Suggestions offered for coping with vision loss
Here's news many may be glad to see: Fading or lost vision doesn't have to mean a loss of independence.
Many resources and services can help people with vision loss maintain, even improve, their quality of life.
That's important to more people than many realize. Research conducted by Lighthouse International found one in six Americans over the age of 45 — about 16.5 million people — reports some vision impairment.
Vision loss has many causes. Along with normal aging, the four most common are macular degeneration, glaucoma, cataracts and diabetic retinopathy.
A person with low vision-irreversible changes in vision that cannot be corrected by standard eyeglasses-may miss sharpness of detail, lose the ability to distinguish color or lose depth perception. Signs of low vision can include:
• Difficulty recognizing a familiar face.
• Difficulty reading-print appears broken or distorted.
• Difficulty seeing objects and potential obstacles such as steps, curbs, walls and furniture.
Fortunately, there is help for people coping with vision loss.
Resources include new strategies for daily activities such as cooking, home management, traveling and so on; computer training and specialized software; mobility training-learning to safely navigate the home, neighborhood or office; support groups to share information and experiences and reduce the sense of isolation; and adaptive devices and low-vision optical aids.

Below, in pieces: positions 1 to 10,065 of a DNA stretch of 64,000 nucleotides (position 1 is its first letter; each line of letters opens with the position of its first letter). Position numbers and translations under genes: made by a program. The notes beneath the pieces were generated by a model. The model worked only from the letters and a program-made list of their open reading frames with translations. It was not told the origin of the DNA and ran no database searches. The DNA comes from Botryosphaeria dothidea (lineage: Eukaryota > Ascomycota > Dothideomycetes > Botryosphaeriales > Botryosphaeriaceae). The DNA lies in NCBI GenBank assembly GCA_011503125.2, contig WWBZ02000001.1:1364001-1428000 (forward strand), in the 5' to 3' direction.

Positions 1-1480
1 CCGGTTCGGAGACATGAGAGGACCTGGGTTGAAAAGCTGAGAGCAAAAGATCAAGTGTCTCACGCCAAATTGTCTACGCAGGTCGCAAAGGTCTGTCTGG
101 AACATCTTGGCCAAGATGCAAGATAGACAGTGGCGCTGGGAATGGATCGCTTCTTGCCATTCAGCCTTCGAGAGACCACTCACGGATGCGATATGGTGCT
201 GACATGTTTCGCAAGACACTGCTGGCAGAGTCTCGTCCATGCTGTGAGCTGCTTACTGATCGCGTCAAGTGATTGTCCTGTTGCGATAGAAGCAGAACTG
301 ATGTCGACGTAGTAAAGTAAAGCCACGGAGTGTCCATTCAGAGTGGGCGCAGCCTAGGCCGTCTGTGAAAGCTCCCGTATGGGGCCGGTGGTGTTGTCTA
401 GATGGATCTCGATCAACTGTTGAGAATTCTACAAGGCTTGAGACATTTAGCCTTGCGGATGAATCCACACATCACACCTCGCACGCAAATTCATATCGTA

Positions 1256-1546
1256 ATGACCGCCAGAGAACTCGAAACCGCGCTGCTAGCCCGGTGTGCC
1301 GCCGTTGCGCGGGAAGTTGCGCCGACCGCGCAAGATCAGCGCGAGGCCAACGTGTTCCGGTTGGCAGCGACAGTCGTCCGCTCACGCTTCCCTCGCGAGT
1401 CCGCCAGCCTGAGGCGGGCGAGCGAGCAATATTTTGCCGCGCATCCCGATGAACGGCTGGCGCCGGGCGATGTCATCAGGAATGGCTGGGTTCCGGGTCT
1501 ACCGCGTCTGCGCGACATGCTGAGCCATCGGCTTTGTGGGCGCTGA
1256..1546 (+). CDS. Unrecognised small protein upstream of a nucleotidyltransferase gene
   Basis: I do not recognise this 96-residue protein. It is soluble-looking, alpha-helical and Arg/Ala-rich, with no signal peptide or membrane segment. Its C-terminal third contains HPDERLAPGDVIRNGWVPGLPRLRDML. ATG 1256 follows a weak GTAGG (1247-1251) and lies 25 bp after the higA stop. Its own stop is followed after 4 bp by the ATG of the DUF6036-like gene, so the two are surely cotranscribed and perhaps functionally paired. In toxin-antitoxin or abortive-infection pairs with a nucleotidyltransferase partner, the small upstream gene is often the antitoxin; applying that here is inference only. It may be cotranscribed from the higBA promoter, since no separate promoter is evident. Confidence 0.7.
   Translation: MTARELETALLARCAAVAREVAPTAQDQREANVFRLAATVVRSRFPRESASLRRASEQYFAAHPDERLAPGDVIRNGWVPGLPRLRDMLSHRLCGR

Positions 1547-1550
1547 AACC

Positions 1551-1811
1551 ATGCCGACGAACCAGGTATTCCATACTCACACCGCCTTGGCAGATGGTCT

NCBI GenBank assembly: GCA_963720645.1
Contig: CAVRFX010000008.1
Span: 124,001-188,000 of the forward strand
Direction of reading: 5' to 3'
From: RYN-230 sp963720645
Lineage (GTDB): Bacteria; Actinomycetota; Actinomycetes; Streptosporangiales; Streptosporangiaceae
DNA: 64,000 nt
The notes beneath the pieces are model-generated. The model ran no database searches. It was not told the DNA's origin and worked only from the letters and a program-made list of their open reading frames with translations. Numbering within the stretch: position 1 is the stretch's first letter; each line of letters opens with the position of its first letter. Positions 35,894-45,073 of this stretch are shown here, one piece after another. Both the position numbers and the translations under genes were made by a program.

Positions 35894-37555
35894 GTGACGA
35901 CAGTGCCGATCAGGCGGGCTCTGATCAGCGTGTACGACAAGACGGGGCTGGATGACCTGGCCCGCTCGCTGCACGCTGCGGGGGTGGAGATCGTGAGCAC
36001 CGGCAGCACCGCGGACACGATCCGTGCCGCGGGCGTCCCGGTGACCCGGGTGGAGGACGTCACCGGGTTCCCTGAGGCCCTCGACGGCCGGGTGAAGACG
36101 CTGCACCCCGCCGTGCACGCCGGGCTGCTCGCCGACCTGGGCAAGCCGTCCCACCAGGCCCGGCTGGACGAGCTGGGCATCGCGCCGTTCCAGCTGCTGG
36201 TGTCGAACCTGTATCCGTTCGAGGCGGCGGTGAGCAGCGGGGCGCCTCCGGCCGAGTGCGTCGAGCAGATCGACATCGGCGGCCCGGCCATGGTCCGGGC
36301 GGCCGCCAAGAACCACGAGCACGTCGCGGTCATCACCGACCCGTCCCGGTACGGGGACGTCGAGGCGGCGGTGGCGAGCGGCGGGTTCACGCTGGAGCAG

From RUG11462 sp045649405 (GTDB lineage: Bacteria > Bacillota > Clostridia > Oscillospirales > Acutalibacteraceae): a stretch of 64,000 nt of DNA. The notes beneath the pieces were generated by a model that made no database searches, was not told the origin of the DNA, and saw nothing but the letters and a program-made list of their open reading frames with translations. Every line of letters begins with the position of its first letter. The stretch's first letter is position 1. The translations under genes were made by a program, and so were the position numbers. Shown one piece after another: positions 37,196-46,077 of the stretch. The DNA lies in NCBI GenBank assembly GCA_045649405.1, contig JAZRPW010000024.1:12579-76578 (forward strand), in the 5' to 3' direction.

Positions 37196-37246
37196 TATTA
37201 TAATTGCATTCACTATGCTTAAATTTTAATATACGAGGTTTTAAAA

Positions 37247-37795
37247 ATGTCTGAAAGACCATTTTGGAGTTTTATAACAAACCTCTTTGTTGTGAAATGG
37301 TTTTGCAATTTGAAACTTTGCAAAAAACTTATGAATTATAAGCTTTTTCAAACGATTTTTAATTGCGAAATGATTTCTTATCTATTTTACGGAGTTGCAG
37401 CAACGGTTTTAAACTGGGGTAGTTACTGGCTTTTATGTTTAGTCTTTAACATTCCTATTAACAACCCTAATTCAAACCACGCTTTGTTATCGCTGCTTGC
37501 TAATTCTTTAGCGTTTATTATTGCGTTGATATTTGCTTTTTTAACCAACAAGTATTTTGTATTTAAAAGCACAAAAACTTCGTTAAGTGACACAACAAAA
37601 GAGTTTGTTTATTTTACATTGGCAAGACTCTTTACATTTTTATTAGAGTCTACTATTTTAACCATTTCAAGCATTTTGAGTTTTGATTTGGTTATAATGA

Five agencies offering information and rehabilitation services are:
1. Lighthouse International for low-vision products and services — (800) 829-0500 or www.lighthouse.org.
2. National Association for Visually Handicapped — Referrals to low-vision services, consultation on adaptive devices, emotional support services and a free large-print loan library. It's at (888) 205-5951 or www.navh.org.
3. Reader's Digest Partners for Sight Foundation — The foundation maintains a Web site, www.ad.rdpfs.org, with helpful links to many organizations with services for the visually impaired.
4. American Foundation for the Blind hotline — (800) AFB LINE.
5. Ears for Eyes — Free audiocassette lesson tapes that teach adaptive daily living skills at www.earsforeyes.org or (800) 843-6816.